As we know, the mugabe regime has survived for 24 years by living off the
fat of the land while appropriating the wealth of the country (and
mortgaging the country to foreigners) to provide resources to fuel the
feudal patronage system underpinning the regime. The current crisis is the
direct result of the failure of successive zanu-dominated councils to manage
the city properly and to factor in capital and replacement costs for the
water system (and other sectors). To blame the recently elected MDC-led
council for the sins of omission committed by Tawengwa and others is
laughable; such ludicrous fictions will only convince those diehard zanu
faithfuls (who would believe that the sun was green if Jonathan Moyo told
them so).

Harare is a prime example of the incompetence and  negligence of the regime;
from a bustling dynamic metropolis, the city has descended into an anarchic
shambles, peopled by desperate citizens struggling to make a daily living.
The regime can only respond by destroying the democratic institution (i.e.
an elected council) that might have given us some chance of turning around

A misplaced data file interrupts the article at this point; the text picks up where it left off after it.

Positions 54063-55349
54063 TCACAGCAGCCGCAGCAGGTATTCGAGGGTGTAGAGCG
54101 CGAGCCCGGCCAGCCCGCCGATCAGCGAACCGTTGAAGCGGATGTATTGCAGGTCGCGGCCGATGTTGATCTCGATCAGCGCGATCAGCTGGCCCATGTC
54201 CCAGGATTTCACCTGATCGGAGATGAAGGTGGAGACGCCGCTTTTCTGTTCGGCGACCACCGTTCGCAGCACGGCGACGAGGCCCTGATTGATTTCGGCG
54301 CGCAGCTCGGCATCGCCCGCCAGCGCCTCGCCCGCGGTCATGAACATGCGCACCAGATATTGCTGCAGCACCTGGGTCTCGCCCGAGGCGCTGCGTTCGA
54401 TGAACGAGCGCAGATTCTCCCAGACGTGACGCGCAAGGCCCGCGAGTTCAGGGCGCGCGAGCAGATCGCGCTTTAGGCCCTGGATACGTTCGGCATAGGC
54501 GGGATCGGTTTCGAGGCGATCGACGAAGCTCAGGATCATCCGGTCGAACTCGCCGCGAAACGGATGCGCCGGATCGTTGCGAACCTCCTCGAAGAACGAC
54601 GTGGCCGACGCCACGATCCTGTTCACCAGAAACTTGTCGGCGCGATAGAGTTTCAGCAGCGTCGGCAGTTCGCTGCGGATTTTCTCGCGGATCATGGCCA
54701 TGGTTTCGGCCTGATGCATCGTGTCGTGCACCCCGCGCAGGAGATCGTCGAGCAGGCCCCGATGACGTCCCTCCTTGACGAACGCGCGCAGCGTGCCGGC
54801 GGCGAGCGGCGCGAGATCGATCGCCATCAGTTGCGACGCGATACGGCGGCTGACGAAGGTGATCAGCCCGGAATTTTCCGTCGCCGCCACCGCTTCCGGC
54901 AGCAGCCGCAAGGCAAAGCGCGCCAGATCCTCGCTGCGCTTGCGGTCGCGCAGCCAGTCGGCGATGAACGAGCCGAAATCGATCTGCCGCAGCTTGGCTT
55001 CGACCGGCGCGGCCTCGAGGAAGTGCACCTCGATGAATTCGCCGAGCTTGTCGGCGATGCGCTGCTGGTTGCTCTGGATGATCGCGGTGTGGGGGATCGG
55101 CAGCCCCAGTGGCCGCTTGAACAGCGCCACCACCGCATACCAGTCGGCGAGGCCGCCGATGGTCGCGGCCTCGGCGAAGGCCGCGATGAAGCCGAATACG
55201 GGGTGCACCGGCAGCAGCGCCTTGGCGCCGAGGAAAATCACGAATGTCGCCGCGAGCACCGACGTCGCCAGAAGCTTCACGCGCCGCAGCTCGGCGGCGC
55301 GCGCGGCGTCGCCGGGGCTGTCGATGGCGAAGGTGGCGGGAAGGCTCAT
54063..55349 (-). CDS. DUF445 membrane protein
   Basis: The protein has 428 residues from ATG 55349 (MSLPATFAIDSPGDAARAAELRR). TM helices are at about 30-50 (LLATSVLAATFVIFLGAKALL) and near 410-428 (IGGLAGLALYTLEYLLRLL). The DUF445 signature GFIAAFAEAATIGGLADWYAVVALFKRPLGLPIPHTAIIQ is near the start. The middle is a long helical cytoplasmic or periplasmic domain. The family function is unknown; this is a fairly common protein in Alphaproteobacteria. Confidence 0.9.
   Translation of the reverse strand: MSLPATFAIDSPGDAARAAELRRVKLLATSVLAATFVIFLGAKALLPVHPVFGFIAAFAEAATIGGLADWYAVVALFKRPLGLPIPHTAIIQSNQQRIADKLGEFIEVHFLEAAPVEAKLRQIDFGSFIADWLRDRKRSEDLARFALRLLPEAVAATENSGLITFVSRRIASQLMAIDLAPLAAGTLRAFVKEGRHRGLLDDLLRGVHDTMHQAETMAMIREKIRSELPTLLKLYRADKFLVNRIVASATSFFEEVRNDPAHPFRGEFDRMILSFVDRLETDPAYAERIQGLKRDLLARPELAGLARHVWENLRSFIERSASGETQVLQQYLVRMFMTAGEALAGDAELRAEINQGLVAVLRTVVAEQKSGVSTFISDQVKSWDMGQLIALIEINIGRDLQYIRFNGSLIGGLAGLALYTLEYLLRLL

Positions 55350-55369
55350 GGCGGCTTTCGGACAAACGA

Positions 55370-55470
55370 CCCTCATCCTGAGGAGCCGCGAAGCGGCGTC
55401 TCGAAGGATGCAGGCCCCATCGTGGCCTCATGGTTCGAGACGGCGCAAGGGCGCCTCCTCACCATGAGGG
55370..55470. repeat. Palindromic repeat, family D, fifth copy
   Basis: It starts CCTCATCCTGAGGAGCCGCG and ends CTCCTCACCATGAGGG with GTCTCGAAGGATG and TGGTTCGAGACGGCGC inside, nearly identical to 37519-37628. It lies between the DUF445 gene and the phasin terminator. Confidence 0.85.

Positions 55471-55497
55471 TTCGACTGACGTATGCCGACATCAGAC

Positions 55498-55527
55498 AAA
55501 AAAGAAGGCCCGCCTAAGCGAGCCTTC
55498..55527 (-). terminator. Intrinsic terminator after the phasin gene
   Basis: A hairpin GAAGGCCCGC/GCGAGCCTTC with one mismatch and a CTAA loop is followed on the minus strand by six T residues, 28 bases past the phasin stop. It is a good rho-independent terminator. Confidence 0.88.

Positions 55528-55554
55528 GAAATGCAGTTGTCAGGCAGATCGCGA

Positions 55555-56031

the situation and imposing unelected leaders( Mangwende, Chideya, Gwindi and
the puppet Makwavarara) who can only utilise coercion to achieve their

But as it is said, we get the leaders we deserve and certainly in the case
of Harare, residents by and large are receiving the just rewards of their
pathetic lack of interest in the affairs of Town Hall. The struggles of
those few dozen people with vision and commitment to promote the residents'
movement are not enough to compensate for the overwhelming indifference of
the majority of residents. I believe that most residents who live in Harare
have no interest in civic matters and care little for the communal spirit
that characterises other Zimbabwean cities like Bulawayo.

A survey carried out by CHRA in 2001 indicated that most people did not
regard Harare as their 'home' and would return kumusha once they retired. As
a colonial city, Harare has always been populated by people more concerned
with extracting value for themselves irrespective of any repercussions of
such narrow self-interest for the city as a whole. The consequent
frustrations for civic-minded activists are ulcer-inducing! Until such time
as the greater proportion of residents regard themselves as Hararians not
temporary dwellers here only because they cannot make a decent living at